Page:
National Press Club

Egyptian reporter, National Press Club urge release of Cairo's jailed journalists

September 29, 2014 | By John M. Donnelly |

Al Jazeera reporter Abdullah Elshamy (center) with NPC president Myron Belkind (right) and John M. Donnelly, chair of the NPC Freedom of the Press Committee (left).

Al Jazeera reporter Abdullah Elshamy (center) with NPC president Myron Belkind (right) and John M. Donnelly, chair of the NPC Freedom of the Press Committee (left).

Photo/Image: Brent Gwathney

A reporter whom Egyptian authorities had imprisoned without charge for 10 months has issued a video statement at the National Press Club urging the government in Cairo to release at least 11 other journalists who are still in jail.

Abdullah Elshamy, a reporter for Al Jazeera Arabic, was imprisoned from August 2013 until June 2014. During his incarceration, he was on a hunger strike for about half a year, and he lost about a third of his body weight.

Elshamy was released on medical grounds. But three other Al Jazeera reporters remain in prison in Egypt: Australian Peter Greste and Egyptians Mohamed Fahmy and Baher Mohamed. They were imprisoned on allegations of helping a terrorist organization (the Muslim Brotherhood), and they have been sentenced to between seven and 10 years in jail.

In a Sept. 26 visit with leaders of the National Press Club, Elshamy thanked them for their statements of support for imprisoned reporters in Egypt and beyond. Attention to the plight of detained reporters is vital to keep their spirits alive and can help secure their release, he added.

"Statements by the National Press Club and other news outlets here in the United States and across the globe really helped in my release," he said in a video statement.

Elshamy said the focus now should be on those reporters remaining in jail in Egypt and other nations.

"I am going to be resilient as much as I can in order to make sure that journalists--either back in my home country, my colleagues who are still in jail and other journalists as well and journalists anywhere around the world--get to work in a free environment," he said. "This is not for me, this is not for Al Jazeera, where I work, or not even for journalists here only in the United States. It’s for everyone around the globe. Because when we have a free press, we have a better society. People get the ability to say what they have on their minds and get to know things as they are."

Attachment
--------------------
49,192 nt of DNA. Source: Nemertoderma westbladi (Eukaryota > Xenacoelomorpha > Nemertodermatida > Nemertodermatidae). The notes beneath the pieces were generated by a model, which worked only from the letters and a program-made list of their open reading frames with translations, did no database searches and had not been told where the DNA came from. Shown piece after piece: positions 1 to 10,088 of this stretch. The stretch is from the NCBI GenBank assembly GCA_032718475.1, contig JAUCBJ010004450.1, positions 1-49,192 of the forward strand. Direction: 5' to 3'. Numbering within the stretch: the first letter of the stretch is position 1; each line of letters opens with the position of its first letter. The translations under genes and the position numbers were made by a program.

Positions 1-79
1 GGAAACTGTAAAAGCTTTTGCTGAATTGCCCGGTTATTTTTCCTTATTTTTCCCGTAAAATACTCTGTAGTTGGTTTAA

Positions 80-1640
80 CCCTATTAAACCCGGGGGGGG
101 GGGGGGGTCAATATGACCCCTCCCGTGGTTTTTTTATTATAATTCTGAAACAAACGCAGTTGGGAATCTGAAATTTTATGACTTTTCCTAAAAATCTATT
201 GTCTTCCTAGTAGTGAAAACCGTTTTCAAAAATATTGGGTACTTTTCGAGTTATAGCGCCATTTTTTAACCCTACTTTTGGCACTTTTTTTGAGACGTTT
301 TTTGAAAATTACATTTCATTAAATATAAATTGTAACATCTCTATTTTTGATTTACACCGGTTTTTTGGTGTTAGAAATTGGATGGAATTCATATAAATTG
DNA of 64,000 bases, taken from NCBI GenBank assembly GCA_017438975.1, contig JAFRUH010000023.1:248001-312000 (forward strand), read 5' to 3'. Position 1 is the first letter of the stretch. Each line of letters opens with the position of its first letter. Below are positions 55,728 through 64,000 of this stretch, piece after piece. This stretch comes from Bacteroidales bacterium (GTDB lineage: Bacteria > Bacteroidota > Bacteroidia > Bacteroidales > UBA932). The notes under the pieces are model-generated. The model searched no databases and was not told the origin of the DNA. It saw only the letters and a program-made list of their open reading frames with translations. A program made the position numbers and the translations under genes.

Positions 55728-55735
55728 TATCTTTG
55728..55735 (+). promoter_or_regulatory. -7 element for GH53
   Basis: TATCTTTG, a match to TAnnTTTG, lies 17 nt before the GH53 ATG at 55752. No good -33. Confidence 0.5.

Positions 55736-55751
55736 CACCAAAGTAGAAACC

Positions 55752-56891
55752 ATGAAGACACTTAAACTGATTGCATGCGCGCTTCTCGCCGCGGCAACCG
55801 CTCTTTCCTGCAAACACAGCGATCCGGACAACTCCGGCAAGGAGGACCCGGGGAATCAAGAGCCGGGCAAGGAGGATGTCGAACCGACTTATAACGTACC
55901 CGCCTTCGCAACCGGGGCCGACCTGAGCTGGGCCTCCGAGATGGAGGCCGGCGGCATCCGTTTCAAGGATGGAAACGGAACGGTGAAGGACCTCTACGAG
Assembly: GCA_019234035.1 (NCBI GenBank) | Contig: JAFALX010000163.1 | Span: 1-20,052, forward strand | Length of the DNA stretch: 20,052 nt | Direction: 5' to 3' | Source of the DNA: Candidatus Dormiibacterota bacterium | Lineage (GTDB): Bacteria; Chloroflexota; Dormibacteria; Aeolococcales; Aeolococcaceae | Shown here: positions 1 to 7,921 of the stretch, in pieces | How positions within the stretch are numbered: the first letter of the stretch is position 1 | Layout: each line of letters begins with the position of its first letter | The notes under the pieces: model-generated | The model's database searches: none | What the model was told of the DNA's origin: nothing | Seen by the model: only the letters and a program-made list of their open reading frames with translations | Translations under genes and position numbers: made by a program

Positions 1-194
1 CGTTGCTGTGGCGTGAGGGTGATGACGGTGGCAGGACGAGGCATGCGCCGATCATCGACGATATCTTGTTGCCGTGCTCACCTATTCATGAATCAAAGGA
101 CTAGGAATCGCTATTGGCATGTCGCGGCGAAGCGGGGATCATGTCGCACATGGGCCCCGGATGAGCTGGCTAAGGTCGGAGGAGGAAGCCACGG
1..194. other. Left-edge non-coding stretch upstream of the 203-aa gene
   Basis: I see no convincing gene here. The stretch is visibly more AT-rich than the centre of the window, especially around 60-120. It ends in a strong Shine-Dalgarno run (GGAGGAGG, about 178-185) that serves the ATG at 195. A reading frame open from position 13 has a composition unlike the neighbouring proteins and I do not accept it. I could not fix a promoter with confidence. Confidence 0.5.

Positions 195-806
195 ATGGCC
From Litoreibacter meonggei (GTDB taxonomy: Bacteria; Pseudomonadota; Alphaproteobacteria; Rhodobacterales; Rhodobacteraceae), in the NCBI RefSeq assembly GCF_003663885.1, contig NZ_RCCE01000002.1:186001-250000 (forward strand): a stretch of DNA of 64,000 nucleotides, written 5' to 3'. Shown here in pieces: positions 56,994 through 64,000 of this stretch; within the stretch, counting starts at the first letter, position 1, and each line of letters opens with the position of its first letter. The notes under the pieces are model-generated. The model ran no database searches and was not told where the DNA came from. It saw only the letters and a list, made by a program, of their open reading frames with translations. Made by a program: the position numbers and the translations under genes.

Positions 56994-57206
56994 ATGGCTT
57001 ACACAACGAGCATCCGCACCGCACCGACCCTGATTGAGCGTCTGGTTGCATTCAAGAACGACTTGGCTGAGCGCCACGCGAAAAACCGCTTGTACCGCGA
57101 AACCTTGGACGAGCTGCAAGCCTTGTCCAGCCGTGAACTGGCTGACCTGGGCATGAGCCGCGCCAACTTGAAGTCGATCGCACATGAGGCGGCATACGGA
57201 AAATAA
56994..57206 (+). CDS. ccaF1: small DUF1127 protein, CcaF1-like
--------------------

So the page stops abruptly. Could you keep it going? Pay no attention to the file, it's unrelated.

Club President Myron Belkind noted that Egypt can only consider itself a democracy when it respects human rights and press freedom.

"Democracies thrive when reporters are free to do their jobs, and any nation that jails reporters for essentially doing their jobs is no true democracy," Belkind said. "We strongly encourage the Egyptian government to free the reporters it has imprisoned and to move toward a free press and a more open government."

Similarly, President Barack Obama has urged Egyptian President Abdel Fattah el-Sisi to release journalists jailed in Egypt. Obama made the request at a Sept. 25 meeting with el-Sisi in New York City during the annual U.N. General Assembly meeting, the White House spokesman has said.

The National Press Club, founded in 1908, is the world's leading professional organization for journalists. Through its Press Freedom Committee, the Club speaks out on behalf of press freedom and transparency worldwide.